Trials of driverless cars will start in January 2015, the government announced on Wednesday - but a lot of people aren't happy with the idea.
A recent AA/ Populus survey of more than 23,000 AA members showed that 43% did not agree that UK legislation should be amended to even allow trials of the technology.
And the RAC said: "We suspect it will be difficult for people to come to terms with giving up control of their vehicle to a computer."
The survey showed only a small minority of drivers were eager to take their hands off the wheel and let the car take over.
Those most keen were drivers aged 25-34, while those least keen were pensioners.
King said: "Today's announcement takes us closer to seeing fully autonomous vehicles on our roads but it will take some time for them to become commonplace. Many drivers are still resistant to change as 65% enjoy driving too much to ever want the vehicle to take over from them.
"Cars have become more automated. However, there needs to be a big leap of faith by drivers from embracing assistance systems to accepting the fully automated car."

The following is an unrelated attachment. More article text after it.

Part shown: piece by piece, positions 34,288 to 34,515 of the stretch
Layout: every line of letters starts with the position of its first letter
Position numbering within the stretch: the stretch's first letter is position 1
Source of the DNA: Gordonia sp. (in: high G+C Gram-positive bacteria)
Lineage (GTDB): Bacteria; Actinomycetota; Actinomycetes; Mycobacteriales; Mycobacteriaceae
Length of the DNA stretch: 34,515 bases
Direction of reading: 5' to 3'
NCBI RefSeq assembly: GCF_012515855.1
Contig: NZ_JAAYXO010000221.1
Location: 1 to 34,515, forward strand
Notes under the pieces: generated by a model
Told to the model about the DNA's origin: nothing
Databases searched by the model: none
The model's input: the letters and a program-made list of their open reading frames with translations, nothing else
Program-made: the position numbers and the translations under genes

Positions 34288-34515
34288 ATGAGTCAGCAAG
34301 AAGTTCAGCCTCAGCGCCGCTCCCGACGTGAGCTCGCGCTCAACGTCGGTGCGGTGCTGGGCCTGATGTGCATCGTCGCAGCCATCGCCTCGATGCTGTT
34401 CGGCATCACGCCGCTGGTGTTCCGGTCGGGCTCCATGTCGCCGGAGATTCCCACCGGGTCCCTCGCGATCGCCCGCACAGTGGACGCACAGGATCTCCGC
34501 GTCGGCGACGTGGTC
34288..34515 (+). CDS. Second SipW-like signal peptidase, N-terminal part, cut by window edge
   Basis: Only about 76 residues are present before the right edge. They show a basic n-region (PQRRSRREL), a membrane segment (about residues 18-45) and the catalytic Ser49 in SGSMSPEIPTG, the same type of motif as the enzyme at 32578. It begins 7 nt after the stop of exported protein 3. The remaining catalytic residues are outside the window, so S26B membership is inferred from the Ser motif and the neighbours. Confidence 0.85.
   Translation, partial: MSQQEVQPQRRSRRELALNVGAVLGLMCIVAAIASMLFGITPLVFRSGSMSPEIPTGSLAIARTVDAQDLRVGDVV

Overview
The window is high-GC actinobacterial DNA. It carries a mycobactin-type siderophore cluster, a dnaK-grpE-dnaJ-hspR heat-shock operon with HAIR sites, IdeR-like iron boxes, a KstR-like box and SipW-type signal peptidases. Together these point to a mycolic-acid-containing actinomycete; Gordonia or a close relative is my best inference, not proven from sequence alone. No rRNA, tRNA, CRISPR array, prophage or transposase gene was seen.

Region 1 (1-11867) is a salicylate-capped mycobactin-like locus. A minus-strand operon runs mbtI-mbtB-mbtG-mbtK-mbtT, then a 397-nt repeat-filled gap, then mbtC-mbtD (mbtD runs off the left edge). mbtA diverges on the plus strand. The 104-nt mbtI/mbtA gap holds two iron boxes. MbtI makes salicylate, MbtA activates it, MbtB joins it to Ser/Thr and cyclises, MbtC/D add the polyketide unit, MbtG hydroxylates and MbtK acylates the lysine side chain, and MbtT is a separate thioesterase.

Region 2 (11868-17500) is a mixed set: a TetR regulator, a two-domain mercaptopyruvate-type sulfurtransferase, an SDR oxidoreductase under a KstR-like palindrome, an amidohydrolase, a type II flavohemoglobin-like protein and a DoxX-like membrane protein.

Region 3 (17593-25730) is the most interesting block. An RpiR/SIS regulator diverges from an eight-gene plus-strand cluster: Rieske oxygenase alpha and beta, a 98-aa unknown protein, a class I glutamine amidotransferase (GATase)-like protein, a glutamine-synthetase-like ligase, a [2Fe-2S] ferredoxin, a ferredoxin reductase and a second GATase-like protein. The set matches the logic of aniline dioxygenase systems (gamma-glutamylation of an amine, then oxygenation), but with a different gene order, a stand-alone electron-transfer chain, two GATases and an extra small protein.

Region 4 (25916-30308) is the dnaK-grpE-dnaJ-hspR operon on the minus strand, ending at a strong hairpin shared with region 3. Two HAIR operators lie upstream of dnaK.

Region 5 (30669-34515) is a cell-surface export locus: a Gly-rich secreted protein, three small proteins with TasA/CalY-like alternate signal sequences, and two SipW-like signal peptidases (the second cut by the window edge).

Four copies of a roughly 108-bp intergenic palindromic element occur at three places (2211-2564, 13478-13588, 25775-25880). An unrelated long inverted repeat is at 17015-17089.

RAC technical director David Bizley said: "Many vehicles already have features such as automatic braking and it is claimed that driverless technology is able to identify hazards more effectively than a person can.
"But many motorists will be concerned about not being able to control the speed of their vehicle for the conditions or layout of the road in front of them."
He went on "There is also the question of whether a human would still have to be present or not to take control in the event of a computer or system failure, or will we really have driverless vehicles on our roads?
"This is no doubt something that will involve new legislation before we actually get to see driverless vehicles taking to our roads."